Recently I read a book by Laraine Herring called Writing Begins with the Breath. Herring’s thesis is that writing doesn’t only come from the writer’s intellect, but from the writer’s whole being. According to Herring, the physical space around the writer, the writer’s emotions, and even the writer’s body influences what is written. As Herring puts it, “the stories that spring from the authentic voice that is ours and ours alone come from within our bodies. Our cells have memories. Our bodies have stored all our experiences—those expressed and unexpressed, even those forgotten. They are there, waiting for us.”
I’ll admit that I’m skeptical about this, though it might be more consistent with Mormon theology than I’d first like to think. After all, D&C 88:15 says, “the spirit and the body are the soul of man.” As a Mormon, I shouldn’t underestimate the powerful value and influence of the body—even on our thoughts, our writing.
Every few pages the book has a segment called “Body Break” in which the reader is invited to assume a yoga position or breathe in certain patterns. Herring insists that it’s all relevant to the writing process. Honestly, I skipped those parts in the book, but I’m not saying I’ll never try them. I’ve taken yoga classes before and enjoyed them. It might take a while, though, before I see writing and breathing as more than coincidental.
Nonetheless, Herring’s Buddhist approach to writing is a valuable offering, especially when she discusses “the impermanence of writing.” In the spirit of Zen, she asserts that all things are transitory. Joy is temporary, but so is suffering. At times one’s writing comes in abundance; at other times it doesn’t. Herring says, “The lesson of impermanence teaches us that whatever we’re currently feeling will pass. The lesson of acceptance allows us to find joy in every part of the writing process.” When one’s writing is not going well, Herring advises, “Stay with the discomfort. Stay with the uncertainty.”
Herring has a lot of great one-liners for writers. After reading the book I reread it and highlighted significant quotes. Then I wrote down a few in my writing journal, especially those that spoke to questions I’ve faced in my own writing lately. Here are just a few gems from the book:
- “Writing is not a task to be accomplished; it is a relationship to be nurtured.”
- “Writer’s block doesn’t come from having nothing to say. It comes from being afraid to take the next step with our characters, so we create a frozen limbo to hold us up.”
- “Deep writing … forces us to dive into those areas of our being that we have consciously or unconsciously shut ourselves off from. It demands of us to move deeper inside and face what we have not wanted to look at.”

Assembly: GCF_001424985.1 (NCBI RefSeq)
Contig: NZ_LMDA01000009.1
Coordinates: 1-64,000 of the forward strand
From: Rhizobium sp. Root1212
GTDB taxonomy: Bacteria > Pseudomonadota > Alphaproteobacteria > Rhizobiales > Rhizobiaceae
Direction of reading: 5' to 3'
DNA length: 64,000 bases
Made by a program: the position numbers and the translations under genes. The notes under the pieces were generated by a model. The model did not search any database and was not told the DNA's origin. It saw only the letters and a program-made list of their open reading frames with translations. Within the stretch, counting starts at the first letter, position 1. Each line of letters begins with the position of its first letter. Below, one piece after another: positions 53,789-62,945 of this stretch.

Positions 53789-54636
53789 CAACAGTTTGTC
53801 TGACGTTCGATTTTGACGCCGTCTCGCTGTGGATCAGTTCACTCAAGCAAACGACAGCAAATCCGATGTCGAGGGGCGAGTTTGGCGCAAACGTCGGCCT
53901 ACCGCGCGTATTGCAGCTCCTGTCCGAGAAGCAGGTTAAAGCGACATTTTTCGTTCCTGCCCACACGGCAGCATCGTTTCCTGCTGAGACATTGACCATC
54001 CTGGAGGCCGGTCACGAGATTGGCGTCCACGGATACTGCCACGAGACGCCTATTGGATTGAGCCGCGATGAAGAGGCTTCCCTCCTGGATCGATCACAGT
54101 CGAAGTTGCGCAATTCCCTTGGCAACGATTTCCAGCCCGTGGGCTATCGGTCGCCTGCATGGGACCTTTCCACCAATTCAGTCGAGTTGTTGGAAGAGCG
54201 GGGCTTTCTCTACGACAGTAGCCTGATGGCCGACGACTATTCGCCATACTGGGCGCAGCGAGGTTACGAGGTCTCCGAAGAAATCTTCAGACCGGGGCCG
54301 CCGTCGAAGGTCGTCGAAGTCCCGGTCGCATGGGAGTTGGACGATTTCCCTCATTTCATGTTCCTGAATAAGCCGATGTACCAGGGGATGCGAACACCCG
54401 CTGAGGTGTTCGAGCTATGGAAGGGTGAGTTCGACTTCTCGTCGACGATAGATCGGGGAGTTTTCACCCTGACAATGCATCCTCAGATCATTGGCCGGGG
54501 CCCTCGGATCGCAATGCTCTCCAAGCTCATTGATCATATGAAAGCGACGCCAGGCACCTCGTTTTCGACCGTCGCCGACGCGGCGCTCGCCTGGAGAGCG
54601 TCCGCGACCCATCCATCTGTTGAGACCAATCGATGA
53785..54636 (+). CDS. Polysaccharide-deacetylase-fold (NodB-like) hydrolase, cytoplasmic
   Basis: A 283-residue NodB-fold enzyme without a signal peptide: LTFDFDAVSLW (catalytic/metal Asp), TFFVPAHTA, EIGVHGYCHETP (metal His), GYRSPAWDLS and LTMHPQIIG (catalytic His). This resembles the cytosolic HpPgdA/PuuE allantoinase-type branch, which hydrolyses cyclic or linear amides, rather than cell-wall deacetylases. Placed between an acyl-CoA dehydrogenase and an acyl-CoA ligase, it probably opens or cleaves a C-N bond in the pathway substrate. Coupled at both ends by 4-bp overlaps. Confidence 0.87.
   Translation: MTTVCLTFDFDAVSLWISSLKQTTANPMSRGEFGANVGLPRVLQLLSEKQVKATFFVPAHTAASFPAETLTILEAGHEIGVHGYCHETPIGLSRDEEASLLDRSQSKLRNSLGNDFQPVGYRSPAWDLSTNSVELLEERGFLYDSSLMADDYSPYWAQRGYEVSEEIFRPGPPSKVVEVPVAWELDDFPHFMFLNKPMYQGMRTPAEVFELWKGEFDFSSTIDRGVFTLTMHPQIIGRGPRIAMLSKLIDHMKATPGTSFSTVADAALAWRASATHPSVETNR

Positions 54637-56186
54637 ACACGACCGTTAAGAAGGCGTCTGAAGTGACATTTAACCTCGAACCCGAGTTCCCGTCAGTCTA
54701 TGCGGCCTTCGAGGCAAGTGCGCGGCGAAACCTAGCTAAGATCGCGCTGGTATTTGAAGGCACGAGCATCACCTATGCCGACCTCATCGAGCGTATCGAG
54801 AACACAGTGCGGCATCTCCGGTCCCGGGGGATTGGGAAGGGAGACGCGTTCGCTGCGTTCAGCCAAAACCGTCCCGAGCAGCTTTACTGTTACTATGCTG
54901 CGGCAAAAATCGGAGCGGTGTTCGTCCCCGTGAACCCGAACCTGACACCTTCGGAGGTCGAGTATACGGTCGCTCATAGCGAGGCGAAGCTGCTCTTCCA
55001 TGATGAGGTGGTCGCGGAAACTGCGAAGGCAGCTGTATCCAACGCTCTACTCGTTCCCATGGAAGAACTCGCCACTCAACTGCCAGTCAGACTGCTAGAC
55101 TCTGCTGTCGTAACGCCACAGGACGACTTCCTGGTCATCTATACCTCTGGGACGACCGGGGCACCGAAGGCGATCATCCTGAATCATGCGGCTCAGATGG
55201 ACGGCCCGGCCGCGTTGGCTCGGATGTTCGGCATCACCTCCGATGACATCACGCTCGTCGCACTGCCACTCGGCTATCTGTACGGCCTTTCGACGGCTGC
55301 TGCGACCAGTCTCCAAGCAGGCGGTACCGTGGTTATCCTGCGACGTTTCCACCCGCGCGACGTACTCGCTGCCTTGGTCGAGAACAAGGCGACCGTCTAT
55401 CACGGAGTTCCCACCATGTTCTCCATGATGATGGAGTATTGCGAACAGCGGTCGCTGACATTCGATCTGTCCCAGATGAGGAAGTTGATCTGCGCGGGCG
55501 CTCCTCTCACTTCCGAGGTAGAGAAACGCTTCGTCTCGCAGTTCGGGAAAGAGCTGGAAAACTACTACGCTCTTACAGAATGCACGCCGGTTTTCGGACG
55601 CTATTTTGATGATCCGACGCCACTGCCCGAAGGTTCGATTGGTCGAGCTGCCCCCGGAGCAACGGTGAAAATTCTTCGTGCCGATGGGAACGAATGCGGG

- “If there’s nothing at stake for the author, there won’t be enough energy to sustain a longer project.”
- “If you’re not curious, the reader won’t be curious.”
- “When we finish a novel, we should be changed.”
- “You don’t have to know so much. You don’t have to be the boss of everything…. Witness your stories. Don’t direct them.”
- “Humility is a state of questioning.”
Two of those quotes seemed especially interesting in a Mormon context. Have we ever heard a Mormon equate humility with questioning? It seems to me that we more often equate humility with submission. But Herring’s equation makes more sense. And on the matter of a book changing the writer, I’ve experienced this myself. This idea—that the book you write should change who you are—resonates with a corollary for readers: the books you read should change who you are.
Herring has some other gems that apply even more specifically to Mormons:
- “A writer without empathy is cold, detached, and preachy.”
- “A writer without empathy creates stick-figure characters who represent ideas or judgments rather than people.”
- “We have been taught to speak what we think people in authority want to hear. We have been taught to mimic, to parrot, and we have seen those who write or speak outside the established rubrics suffer the consequences.… And so we self-censor and sabotage our work.”
- “The ego, also called the false self, is very strong. It is in business to survive…. It wants you to write safe, sweet stories. It wants you to stay in previously explored territory…. The writing wants to release you.”
“Play it safe” is a good mantra for a peaceful life in the suburbs. But one’s art should take risks and ask questions and make the artist and the audience a little uncomfortable. And I think Herring has hit upon something profound in her description of “stick-figure characters who represent … judgments rather than people.” Not only is the stereotype unimaginative and inaccurate, but it might also represent a smug judgment on the part of the one using it.
The book’s subtitle is Embodying Your Authentic Voice. I’m still not sure what I believe on the subject of my body’s influence on my writing self, but more and more I’m willing to keep that question open.
What about you? You’re a writer. What role does your body play in the things you write?